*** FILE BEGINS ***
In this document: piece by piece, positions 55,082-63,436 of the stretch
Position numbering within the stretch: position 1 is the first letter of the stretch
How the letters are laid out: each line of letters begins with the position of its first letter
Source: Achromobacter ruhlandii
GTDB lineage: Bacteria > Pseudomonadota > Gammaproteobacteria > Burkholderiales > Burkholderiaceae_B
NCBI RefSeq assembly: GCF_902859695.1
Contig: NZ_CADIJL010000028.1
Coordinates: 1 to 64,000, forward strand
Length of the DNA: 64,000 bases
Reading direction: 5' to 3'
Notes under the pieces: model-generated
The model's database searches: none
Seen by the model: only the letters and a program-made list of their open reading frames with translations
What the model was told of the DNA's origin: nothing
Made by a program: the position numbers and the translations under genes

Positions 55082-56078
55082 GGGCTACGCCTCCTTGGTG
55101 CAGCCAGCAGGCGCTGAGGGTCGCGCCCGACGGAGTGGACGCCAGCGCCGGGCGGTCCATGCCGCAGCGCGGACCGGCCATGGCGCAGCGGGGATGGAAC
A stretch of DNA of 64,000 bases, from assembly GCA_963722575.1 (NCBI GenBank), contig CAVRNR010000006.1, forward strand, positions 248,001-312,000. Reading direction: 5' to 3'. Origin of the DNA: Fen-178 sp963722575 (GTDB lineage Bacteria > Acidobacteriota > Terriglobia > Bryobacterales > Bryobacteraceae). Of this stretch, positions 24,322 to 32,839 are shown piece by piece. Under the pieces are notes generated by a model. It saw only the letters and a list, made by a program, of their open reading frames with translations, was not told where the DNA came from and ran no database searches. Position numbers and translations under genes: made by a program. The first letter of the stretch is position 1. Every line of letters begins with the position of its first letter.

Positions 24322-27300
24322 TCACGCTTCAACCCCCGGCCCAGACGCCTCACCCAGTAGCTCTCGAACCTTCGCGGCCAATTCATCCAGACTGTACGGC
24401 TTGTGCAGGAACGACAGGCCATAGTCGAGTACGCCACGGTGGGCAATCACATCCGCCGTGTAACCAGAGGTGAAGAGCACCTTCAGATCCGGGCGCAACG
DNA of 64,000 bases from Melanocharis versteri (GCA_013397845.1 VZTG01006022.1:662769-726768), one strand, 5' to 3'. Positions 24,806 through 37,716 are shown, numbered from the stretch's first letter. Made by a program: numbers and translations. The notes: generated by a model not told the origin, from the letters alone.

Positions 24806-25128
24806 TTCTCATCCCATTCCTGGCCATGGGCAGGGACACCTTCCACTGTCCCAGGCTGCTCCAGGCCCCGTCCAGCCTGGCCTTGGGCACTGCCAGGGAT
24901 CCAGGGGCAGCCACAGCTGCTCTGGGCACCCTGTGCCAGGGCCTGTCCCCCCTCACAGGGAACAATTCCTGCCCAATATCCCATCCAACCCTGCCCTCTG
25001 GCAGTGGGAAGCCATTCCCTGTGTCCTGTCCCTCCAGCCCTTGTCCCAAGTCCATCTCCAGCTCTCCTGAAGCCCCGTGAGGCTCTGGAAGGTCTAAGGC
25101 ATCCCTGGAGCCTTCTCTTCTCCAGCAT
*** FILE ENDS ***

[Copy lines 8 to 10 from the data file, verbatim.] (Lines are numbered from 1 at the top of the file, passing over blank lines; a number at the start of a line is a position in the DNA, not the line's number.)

Coordinates: 1 to 64,000, forward strand
Length of the DNA: 64,000 bases
Reading direction: 5' to 3'